The argument here, that Foucault’s antihumanism “follows directly on Renaissance humanism’s secularizing project,” in one sense exemplifies the recent manifestation of militant atheism that Milbank identifies. Radical Orthodoxy deserve no small credit for having a role in necessitating a redescription of Foucault’s project, for they were among those who showed how anti(modernist)humanism created space for a different understanding of reality, an ontology of peace. Yet a more basic opposition reveals itself between philosophy and theory (social and literary theory especially) on the one hand and Christian belief (or even, more generally, transcendence) on the other.
This antagonism, however, including its expression in quite militant forms, is not altogether newly on the rise. To give just one example of a significant hostility between humanism and belief, Simon Critchley has recently described the task of philosophy in such a way that pits philosophy as a core human enterprise (with a living tradition) against religious belief. “Heidegger notes,” he writes,
in a striking remark from 1925, thinking of Nietzsche, “philosophical research is and remains atheism, which is why philosophy can allow itself the ‘arrogance of thinking.'” Philosophy is nothing if not arrogant, and furthermore it should be arrogant, a continual arrogation of the human voice….So, in my view philosophy – at least under modern conditions – is atheism, and to have an experience of faith would mean stopping doing philosophy…stopping immediately…right away. (Simon Critchley, Very Little…Almost Nothing , 3 first emphasis his, second mine)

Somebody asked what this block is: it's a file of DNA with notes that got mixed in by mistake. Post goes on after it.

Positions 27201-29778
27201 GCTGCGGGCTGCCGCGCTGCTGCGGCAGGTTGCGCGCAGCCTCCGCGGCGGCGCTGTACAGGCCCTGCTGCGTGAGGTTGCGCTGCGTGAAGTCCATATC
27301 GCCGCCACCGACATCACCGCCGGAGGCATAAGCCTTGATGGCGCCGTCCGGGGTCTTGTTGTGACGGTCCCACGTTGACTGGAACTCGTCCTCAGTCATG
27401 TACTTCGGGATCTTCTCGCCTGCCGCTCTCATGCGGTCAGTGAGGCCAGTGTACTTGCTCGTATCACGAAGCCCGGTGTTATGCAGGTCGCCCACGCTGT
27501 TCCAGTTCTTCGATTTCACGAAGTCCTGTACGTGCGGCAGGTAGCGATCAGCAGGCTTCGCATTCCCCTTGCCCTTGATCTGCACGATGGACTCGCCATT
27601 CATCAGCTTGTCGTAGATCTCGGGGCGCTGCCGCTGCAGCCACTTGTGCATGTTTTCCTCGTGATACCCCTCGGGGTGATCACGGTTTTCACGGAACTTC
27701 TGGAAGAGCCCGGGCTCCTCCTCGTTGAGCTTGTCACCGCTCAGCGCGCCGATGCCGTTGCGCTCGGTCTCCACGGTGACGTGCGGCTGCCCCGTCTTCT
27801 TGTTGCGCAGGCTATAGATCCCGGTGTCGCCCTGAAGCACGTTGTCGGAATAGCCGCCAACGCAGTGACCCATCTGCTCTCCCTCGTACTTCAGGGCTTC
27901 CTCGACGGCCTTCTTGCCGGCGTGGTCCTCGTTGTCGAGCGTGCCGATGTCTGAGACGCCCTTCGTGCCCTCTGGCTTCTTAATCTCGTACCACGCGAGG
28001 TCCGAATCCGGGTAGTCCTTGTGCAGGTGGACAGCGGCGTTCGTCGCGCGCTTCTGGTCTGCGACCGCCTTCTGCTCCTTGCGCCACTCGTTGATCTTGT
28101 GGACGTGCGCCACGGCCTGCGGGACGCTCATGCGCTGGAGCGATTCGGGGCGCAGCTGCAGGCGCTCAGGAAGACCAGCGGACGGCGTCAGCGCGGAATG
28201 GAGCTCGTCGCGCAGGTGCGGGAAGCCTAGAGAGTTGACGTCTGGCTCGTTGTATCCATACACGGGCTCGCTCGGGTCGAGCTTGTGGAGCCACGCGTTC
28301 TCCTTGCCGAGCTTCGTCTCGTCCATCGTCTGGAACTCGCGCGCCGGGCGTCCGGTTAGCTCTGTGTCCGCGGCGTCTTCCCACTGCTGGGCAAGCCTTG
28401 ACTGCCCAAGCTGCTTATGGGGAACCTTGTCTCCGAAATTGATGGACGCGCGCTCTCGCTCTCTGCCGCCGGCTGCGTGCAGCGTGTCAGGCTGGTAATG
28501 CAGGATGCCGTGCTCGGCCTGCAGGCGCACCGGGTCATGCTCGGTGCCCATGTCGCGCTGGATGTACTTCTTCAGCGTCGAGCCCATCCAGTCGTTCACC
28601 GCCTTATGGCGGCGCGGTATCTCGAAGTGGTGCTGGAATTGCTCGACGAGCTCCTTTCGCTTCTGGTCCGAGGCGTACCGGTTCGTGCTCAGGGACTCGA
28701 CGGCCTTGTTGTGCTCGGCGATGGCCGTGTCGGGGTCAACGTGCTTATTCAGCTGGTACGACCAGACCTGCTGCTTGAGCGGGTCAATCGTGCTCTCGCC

The modern, narrowly humanistic tradition of philosophy (with its arrogation of the human voice) has set itself staunchly against transcendence and against the intellectual credibility of believers.
Nouvelle théologie has been one of the most significant sources of resistance to such an opposition. Milbank’s short but poetically dense introduction to de Lubac’s thought in The Suspended Middle (2005), together with his more cursory treatment of the latter’s theology in “The New Divide,” explores the paradoxical relationship between the supernatural and the humanistic, the realms of grace and nature. “Le Surnatural, c’est du réel précis” [The Supernatural is the real in all its precision], he writes epigraphically, quoting filmmaker Robert Bresson. Milbank sees this statement as embodying a sensibility “at the heart of the Catholic cultural revival in the twentieth century” ( Milbank, Suspended Middle, x). Williams similarly resists such an opposition between intellectual life and belief when he suggests that theological explanations of art deserve “a little more intellectual house-room…than we might at first be inclined to offer” (Williams 170).
Both de Lubac and Williams have been more broad and more coy than Milbank in their engagement of culture, de Lubac by sheltering his thought as historical investigation and Williams by redescribing the losses and the questions of contemporary culture in terms that only very quietly urge the intellectual relevance of the Christian tradition. Milbank has chosen a different strategy, one not without its merits but different nonetheless. The question of styles of engagement remains as a metaquestion behind these varied efforts, in particular Milbank’s fresh delineation of two forms of orthodoxy in “The New Divide.” There is scope for discussing those strategies more explicitly. Though the goal cannot be to minimize the rise of militant atheism, to mollify one’s opponents, it is worth our asking if our strategies are contributing to its rise.
St Jerome’s University